A women’s group that has helped women end their pregnancies abroad by sending them abortion pills in the mail has launched a new project to send pills to the U.S., according to a report Thursday.
Women on Web founder Rebecca Gomperts, who has helped women have illegal abortions across Europe, quietly launched a new service, Aid Access, that sends abortion pills to America, The Atlantic reported Thursday.
“Women on Web is a digital community of women who have had abortions, medical doctors, researchers, and individuals and organizations that support abortion rights,” the group says on its website.
The cost of shipping abortion pills to the U.S. is approximately $95, but Aid Access will seek to help women who cannot afford to pay the full cost of the pills plus shipping, according to The Atlantic.
Aid Access screens women online to ensure that they are not more than nine weeks pregnant, the report said.
Gomperts, who is a physician, fills the prescriptions.
She told The Atlantic that she sends them to a pharmacy in India, which ships the abortion pills to the U.S.
It is not clear how the screenings reliably eliminate recipients who are more than nine weeks pregnant. Women on Web provides pills to women who are up to 12 weeks pregnant.
Women on Web’s website directs women to take the abortion drugs under their tongue so that “no remains of the pills can be found in the event that you need to go to a hospital.”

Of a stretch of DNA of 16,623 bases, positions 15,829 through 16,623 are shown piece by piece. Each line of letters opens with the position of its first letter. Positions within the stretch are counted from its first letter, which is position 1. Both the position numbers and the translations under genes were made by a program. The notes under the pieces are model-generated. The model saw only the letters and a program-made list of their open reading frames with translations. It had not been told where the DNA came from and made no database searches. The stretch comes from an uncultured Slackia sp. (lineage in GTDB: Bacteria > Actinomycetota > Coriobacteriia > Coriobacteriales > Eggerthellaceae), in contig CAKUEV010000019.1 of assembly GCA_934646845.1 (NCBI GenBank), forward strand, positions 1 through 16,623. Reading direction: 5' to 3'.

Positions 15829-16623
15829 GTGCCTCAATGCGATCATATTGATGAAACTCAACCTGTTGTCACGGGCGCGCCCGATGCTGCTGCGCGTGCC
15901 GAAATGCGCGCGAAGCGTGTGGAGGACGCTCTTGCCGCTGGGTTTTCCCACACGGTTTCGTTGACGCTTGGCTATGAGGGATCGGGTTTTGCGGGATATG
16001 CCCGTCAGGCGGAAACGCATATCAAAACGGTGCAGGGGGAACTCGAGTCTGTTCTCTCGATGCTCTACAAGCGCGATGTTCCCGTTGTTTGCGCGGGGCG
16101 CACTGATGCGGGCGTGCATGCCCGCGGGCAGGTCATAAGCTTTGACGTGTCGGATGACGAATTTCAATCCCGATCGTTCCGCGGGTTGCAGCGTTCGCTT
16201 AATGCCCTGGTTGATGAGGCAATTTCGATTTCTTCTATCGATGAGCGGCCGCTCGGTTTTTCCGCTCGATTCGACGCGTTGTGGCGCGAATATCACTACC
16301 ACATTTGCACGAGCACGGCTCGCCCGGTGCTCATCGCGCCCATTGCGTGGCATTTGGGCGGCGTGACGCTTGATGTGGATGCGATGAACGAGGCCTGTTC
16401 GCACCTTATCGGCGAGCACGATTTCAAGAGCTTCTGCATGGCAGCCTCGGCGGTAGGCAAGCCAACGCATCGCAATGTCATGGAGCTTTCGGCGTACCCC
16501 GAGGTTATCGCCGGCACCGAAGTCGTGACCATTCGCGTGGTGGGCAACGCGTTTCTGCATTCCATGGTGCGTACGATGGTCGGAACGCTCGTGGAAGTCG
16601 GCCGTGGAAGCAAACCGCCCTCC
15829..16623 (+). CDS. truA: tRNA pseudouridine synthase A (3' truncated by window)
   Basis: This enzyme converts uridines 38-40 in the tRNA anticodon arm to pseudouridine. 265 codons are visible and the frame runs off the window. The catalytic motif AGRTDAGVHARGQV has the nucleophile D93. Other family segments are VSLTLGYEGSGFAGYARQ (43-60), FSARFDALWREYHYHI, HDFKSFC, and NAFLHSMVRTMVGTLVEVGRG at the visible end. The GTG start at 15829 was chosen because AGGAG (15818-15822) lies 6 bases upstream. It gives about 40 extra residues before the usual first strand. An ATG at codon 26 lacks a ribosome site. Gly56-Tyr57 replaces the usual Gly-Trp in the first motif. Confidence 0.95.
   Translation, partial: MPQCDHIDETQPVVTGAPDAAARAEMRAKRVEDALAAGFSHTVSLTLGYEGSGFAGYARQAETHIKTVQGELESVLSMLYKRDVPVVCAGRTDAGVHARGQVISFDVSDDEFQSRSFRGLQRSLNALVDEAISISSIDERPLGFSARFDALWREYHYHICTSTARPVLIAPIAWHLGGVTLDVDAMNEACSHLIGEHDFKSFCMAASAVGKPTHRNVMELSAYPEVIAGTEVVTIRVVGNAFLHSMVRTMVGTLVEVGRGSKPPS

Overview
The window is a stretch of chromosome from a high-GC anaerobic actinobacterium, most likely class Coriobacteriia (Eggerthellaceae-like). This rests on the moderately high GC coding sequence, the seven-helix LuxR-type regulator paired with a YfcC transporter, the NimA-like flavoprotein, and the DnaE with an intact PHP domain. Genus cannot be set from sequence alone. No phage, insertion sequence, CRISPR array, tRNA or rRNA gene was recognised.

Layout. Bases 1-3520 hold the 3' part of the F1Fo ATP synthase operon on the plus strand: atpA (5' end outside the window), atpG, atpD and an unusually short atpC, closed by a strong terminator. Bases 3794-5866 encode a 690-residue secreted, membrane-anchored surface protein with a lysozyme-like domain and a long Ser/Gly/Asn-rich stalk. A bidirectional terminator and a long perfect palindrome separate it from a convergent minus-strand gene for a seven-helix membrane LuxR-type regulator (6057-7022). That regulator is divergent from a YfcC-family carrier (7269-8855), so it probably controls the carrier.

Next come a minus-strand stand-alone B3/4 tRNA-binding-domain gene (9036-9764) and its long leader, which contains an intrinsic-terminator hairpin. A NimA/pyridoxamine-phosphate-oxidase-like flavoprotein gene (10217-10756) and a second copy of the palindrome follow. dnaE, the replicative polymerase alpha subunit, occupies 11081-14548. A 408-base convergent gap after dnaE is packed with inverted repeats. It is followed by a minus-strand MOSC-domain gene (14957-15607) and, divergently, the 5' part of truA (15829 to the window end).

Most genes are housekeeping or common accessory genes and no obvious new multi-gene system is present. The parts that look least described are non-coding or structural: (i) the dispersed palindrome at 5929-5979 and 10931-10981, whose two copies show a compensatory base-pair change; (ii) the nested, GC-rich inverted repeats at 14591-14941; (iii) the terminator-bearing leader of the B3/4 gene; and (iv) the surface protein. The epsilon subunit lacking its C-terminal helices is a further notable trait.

Women who seek to abort with medication in the U.S. must go to a hospital or abortion facility to take the pills and be advised by a doctor.
“Handing out deadly drugs through the mail is a disaster waiting to happen,” Students for Life of America President Kristan Hawkins said in a statement Thursday.
“These dangerous drugs have also been used by abusers to end wanted pregnancy, something that this distribution model would make even easier,” Hawkins added. “Women deserve better.”
Gomperts claims her activities are legal. She purports that the Food and Drug Administration allows people to import medicines for their personal use, putting her provision of the pills within the bounds of law.
Aid Access has sent roughly 600 pills to the U.S. so far, but Gomperts sought to keep the new group’s activities off the radar until now.
Gomperts said she was worried American pro-life organizations would try to shut down Aid Access but decided she had to act despite any obstacles she might face.
“Something had to be done,” she said.
Women on Waves, Women on Web and ROSA Northern Ireland joined together to send abortion pills to women in Northern Ireland in May.
Tomorrow, abortion robots will deliver abortion pills to women in Belfast. Together with @abortionpil and @RosaWomen in Northern Ireland, we'd like to call attention to the restrictive abortion laws and the prosecution of women in the country. #AbortionRobot #Bus4Choice pic.twitter.com/yOeqcKSEwI
— Women on Waves (@WomenOnWaves_) May 30, 2018
They sent the pills via robot, but police seized the illegal drugs and the robots that delivered them shortly after their arrival.
“I hope I will be the first of many others,” Gomperts told The Atlantic, expressing hope that other doctors will soon begin sending abortion pills as well.
Women on Web did not respond to The Daily Caller News Foundation’s request for comment.
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